Nevertheless, unit tests are almost perfect for maintaining quality over the long run, so it’s not a bad idea to add unit tests where we can, and maybe add those tests to some sort of automated CI/D system.

Enough About Unit Tests. On to Test Harnesses.

I work in a layered manner, with an expectation that things will be changing as I go. I start off by assuming that I can’t write a useful design specification, so I don’t even try. That makes an approach like TDD quite difficult for me.

My Tests and Code “Grow Up Together.”

When I begin work on a new section of code, I generally start off by writing an empty (not “failing” –EMPTY) test. This test usually expects an integrated (not partial) set of code. In other words, if I’m writing a driver with a parser, I don’t write a test that circumvents the input handlers and injects test data into the parser. I write a test that simply examines the system output, and expect that the input will come through “the proper channels.” In some cases, I may have the system emit some debug data, but the tests always work on the integrated, working system, not a mocked or partial one.

Then, as I write code, I fill out the test to immediately start testing that code; often stepping through the code before I’ve even finished writing it. I frequently change course while writing code, and have to adapt the test to my new direction.

But That Can’t be Automated!


Note that in the banner image, the dirt bike has a rider. That was not accidental.

Test Harnesses Are Reusable and Flexible.

A nice side-effect of this kind of test harness code, is that it can remain to become an integral part of a debugging and analysis suite. It isn’t restricted to a small domain. It can be repurposed or modified to fit new, unanticipated workflows or issues. Which brings me to…

Test Harnesses Are Great Debugging Aids.

I have found that a test harness gives me a great context for debugging code as I develop it, using the test harness to establish a context that may stress or “bring the beast out” of the system.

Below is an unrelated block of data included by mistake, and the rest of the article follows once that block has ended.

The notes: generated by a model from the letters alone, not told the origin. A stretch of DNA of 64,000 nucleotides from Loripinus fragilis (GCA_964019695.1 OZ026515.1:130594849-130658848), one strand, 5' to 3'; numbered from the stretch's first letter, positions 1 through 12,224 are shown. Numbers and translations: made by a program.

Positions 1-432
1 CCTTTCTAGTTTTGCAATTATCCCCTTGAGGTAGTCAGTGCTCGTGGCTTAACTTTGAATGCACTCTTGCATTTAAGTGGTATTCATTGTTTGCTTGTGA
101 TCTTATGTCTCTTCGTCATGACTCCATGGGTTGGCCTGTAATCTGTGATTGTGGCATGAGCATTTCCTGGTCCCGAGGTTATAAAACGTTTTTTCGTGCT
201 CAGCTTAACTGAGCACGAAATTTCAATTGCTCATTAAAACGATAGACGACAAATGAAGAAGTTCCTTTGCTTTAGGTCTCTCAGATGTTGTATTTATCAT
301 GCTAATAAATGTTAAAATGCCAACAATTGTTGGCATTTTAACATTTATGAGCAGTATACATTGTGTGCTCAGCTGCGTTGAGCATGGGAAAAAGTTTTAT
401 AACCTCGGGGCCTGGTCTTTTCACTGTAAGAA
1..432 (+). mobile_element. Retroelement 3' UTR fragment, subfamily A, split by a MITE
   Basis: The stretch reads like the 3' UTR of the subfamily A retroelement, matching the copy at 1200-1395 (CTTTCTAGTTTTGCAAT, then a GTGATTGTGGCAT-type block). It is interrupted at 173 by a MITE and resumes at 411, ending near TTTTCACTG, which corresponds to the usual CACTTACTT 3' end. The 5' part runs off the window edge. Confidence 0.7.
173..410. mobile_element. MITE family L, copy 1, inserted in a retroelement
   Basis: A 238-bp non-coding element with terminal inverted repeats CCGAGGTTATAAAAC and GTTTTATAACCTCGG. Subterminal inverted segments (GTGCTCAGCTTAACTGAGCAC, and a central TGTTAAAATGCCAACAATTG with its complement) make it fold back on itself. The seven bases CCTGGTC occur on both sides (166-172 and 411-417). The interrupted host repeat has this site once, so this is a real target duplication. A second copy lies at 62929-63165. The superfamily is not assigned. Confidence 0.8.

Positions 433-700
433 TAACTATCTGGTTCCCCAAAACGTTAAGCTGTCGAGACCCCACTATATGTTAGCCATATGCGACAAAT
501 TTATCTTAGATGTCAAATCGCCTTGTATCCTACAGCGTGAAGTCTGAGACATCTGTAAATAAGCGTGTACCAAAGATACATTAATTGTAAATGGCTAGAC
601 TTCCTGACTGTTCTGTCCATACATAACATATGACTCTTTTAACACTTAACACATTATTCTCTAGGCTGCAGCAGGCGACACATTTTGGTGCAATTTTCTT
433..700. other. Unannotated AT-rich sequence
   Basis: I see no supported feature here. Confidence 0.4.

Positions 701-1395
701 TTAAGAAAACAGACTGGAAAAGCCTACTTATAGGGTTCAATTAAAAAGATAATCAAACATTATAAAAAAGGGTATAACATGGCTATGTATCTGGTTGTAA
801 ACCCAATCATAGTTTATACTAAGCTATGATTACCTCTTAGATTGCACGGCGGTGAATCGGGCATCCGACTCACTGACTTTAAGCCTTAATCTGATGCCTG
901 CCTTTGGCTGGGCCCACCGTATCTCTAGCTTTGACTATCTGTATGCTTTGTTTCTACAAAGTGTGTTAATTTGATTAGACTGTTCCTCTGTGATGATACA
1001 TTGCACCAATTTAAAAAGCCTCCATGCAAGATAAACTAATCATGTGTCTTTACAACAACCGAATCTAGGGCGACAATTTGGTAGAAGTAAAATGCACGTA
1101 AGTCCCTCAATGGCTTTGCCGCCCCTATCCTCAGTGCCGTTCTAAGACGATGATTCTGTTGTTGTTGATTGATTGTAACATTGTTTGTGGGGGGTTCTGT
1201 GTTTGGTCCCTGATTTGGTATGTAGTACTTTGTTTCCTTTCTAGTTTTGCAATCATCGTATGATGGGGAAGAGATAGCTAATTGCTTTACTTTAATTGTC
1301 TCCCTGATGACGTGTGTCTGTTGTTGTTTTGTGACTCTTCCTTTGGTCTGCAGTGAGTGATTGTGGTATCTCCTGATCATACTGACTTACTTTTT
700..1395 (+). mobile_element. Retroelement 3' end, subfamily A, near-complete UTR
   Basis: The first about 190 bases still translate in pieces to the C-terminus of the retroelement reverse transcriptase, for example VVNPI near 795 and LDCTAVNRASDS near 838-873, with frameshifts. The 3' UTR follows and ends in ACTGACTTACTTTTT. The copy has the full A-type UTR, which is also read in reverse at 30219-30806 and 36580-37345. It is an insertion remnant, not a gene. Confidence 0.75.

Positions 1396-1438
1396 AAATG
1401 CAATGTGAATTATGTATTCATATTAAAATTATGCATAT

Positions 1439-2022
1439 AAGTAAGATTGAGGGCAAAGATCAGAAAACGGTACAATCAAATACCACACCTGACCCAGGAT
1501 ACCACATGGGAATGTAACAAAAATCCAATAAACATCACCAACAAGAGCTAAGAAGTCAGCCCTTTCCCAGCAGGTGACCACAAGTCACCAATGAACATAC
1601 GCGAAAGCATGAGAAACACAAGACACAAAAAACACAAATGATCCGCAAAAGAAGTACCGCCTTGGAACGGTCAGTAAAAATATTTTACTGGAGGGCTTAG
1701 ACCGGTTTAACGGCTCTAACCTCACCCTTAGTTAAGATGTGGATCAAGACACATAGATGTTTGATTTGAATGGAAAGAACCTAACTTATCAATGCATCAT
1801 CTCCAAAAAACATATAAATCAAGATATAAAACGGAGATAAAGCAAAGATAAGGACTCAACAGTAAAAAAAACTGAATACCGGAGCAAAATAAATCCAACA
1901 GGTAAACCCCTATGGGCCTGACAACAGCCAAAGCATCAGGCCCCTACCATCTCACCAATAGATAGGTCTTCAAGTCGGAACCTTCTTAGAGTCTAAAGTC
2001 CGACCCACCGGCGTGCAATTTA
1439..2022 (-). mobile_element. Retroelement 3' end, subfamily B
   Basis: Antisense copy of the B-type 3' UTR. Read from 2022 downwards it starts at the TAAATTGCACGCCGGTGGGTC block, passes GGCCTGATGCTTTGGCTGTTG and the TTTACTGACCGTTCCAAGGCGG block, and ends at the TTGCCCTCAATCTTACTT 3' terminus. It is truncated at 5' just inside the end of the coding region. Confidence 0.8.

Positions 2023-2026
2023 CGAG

For example, when testing a parser, I may ask the system to establish a large cache, and that’s not something the parser will do, but the post-parser “scrubber” will. The large cache may exacerbate the stress on the parser, so it could be a good tool for testing “edge” cases.

Another nice thing, is that if I get a bug report, unit tests are almost worthless. However, I can modify my test harness to reproduce the conditions in the report, and bingo. I have a controlled environment to analyze the bug.

Test Harnesses Start Integration Testing Early.

It’s been my experience, working on large systems, that integration is where all hell tends to break loose. The sooner we start testing that, the better.

I’m a huge proponent of early integration testing. I will try to establish an integrated solution as quickly as possible. If it is layered, each layer will usually be tested as an integrated whole, with the goal of establishing integration testing of the entire system, as soon as is reasonable.

That may mean that significant portions of the system may be “stubbed,” or “pass-through,” and subject to change, but the system structure will be in place as early as possible.

Test Harnesses Are Excellent Sample Code.

One strong argument for unit tests, is that they are useful as sample code for implementors of a system.

My experience is that only a couple of unit tests may be suitable for this, and their structure is often not particularly well-suited to the way that a user might actually implement a system.

Test harnesses –at least, the ones I write– are much better for sample code. I tend to write test harnesses as fully-qualified applications; complete with error management and localization. They are usually good enough to be used as the “seed” for a user implementation.